The potato chip war is just the tip of the iceberg

We recently learned that Frito-Lay, a brand owned by giant PepsiCo Canada, stopped selling to Loblaws after the retailer refused Frito-Lay’s requests to raise prices.

It’s not the first time this has happened. But the scale of this stop sale is unprecedented, and PepsiCo’s maneuver tells us that food manufacturers in Canada are tired of grocers changing the rules to their advantage.

Unlike other industries, suppliers in the food industry will pay customers to do business. It’s such a strange environment for the neophyte. Manufacturers pay a registration fee for the privilege of selling to grocers.

It has always been so. But in recent years, grocers have arbitrarily charged more fees and, in some cases, reduced suggested prices without consent.

As a food producer, the last thing you want is a price war involving your products. If things were free, we wouldn’t have much of an economy or jobs to support Canadians.

Frito-Lay products are made in Canada from potatoes grown by Canadian farmers.

The split between PepsiCo and Loblaws is long overdue. And make no mistake: many other manufacturers and grocers are embroiled in similar disputes. This happens in dairy and bakery, so many food categories are affected by this.

Canadians may be intrigued by the news. Why would Loblaws be blamed for keeping prices lower for consumers?

The answer is not simple. For the grocers, the game is easy since they have all the power. Nearly 90% of all the food Canadians buy is sold by just five retailers. And if Loblaws gets a lower price, that doesn’t mean Canadians benefit all the time. Sometimes, but shareholders are often the big winners.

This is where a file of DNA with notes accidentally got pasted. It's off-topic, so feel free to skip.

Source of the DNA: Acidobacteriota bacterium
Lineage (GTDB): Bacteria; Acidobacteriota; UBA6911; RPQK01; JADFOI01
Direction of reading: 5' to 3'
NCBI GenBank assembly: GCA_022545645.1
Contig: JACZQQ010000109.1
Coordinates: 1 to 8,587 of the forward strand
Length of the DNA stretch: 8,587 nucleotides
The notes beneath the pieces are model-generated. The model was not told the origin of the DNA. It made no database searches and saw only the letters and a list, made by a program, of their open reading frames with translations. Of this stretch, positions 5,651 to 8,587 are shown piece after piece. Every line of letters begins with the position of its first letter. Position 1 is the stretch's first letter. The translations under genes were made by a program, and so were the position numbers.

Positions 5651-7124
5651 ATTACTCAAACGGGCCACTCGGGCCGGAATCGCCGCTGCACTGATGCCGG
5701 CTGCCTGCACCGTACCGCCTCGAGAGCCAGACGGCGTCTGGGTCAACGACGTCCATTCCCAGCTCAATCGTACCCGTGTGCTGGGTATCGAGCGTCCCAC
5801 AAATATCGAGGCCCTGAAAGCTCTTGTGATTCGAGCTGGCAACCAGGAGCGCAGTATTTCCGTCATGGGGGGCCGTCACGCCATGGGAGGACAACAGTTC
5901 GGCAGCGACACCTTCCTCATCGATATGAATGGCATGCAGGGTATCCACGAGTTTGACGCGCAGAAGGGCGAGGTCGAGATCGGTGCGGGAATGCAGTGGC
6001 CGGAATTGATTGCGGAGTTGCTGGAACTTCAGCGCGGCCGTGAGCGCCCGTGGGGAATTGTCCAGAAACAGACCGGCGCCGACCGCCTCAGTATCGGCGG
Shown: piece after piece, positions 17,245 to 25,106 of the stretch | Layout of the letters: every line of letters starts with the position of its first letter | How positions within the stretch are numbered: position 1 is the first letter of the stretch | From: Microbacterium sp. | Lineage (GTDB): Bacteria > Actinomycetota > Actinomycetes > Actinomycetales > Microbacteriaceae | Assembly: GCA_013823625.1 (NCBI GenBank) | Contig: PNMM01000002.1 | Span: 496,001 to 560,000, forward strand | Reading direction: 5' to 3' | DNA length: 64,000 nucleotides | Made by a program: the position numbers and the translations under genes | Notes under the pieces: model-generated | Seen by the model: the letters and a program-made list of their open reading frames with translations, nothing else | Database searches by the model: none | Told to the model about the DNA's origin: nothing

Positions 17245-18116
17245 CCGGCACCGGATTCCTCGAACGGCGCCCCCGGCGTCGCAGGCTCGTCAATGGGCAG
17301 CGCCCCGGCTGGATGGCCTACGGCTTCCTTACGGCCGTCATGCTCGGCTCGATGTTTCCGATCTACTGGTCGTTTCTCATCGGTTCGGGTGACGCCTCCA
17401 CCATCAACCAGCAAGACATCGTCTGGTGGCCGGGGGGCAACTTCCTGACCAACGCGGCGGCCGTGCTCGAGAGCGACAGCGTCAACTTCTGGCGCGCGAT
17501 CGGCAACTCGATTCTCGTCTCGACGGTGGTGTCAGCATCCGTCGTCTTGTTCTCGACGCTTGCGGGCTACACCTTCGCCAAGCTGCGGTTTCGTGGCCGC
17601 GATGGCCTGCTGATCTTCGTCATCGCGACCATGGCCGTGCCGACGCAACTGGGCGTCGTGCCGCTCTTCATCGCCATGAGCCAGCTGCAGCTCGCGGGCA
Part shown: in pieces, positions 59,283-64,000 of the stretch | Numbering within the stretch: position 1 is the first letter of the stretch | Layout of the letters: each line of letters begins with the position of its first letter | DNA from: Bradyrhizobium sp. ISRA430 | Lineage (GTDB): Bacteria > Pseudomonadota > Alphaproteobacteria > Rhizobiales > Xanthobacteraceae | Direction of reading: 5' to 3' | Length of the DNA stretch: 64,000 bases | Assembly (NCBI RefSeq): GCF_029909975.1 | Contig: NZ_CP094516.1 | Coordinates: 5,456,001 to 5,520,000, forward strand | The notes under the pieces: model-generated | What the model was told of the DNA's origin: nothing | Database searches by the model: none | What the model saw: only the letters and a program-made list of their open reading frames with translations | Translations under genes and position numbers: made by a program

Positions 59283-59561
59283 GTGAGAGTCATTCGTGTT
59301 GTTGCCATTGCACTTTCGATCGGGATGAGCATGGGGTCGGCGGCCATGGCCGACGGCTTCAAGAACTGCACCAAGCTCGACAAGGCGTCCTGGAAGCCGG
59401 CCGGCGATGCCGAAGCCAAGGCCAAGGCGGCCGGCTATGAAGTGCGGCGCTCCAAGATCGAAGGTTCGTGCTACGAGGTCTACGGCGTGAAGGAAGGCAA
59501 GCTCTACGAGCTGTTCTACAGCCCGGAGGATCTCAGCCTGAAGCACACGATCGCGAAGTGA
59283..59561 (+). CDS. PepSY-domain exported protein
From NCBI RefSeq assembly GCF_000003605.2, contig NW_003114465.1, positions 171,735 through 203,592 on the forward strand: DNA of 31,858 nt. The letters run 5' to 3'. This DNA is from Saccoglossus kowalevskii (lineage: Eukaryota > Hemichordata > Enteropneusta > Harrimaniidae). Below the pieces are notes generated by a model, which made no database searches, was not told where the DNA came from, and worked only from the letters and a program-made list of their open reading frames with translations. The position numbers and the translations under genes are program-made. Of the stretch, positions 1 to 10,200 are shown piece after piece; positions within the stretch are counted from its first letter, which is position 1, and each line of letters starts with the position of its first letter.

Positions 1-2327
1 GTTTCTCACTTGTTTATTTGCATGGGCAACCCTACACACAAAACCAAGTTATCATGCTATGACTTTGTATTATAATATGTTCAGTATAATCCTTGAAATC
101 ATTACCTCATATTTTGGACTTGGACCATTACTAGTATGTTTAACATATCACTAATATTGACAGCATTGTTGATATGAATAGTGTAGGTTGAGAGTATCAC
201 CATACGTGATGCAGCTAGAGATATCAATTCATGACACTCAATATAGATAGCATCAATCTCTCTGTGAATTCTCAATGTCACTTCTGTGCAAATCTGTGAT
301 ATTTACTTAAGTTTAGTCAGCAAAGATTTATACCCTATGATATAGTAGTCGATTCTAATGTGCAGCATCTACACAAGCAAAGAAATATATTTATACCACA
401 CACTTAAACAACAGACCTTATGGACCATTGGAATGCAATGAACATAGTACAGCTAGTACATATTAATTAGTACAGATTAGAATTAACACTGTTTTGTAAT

But don’t expect empty shelves in the fries aisle or other sections of the grocery store to become available anytime soon. And if they show up, they won’t stay long. Grocers will find ways to stock shelves with other brands, including their house brands. Given current market conditions and the fact that the food inflation rate is over 6%, consumers will lower their prices and seek out more house brands.

Since the start of the COVID-19 pandemic nearly two years ago, many food manufacturers, including PepsiCo Canada, have thought about selling food directly to consumers. They could control market conditions and gain more authority over their brands.

The pandemic has made the supply chain more democratic and inherently more virtual.

In terms of in-store merchandising, PepsiCo is one of the best companies out there. He masters the central mile to support in-store merchandising for grocers. The company is incredibly efficient: it could expand its fleet of trucks to connect manufacturing plants to consumers. It’s a definite possibility, but the transition from business-to-business to business-to-consumer is never easy. Many companies have failed miserably during the pandemic trying to pivot.

For years, when it comes to supply chain games, food manufacturers have had to blink first. PepsiCo’s decision signals that the industry has had enough and is desperate to end bullying in the supply chain.

The industry desperately needs a code of practice, so companies can go to an arbitrator to avoid further market disruption. This chip dispute is concrete evidence of how supply chain wars can directly impact consumers. Some people may think they can just live without PepsiCo products, or other products for that matter. That’s fair enough, but remember: fewer manufacturing options for grocers will eventually mean higher retail prices.


Sylvain Charlebois is Senior Director of the Agrifood Analysis Laboratory and Professor of Food Distribution and Policy at Dalhousie University. Troy Media

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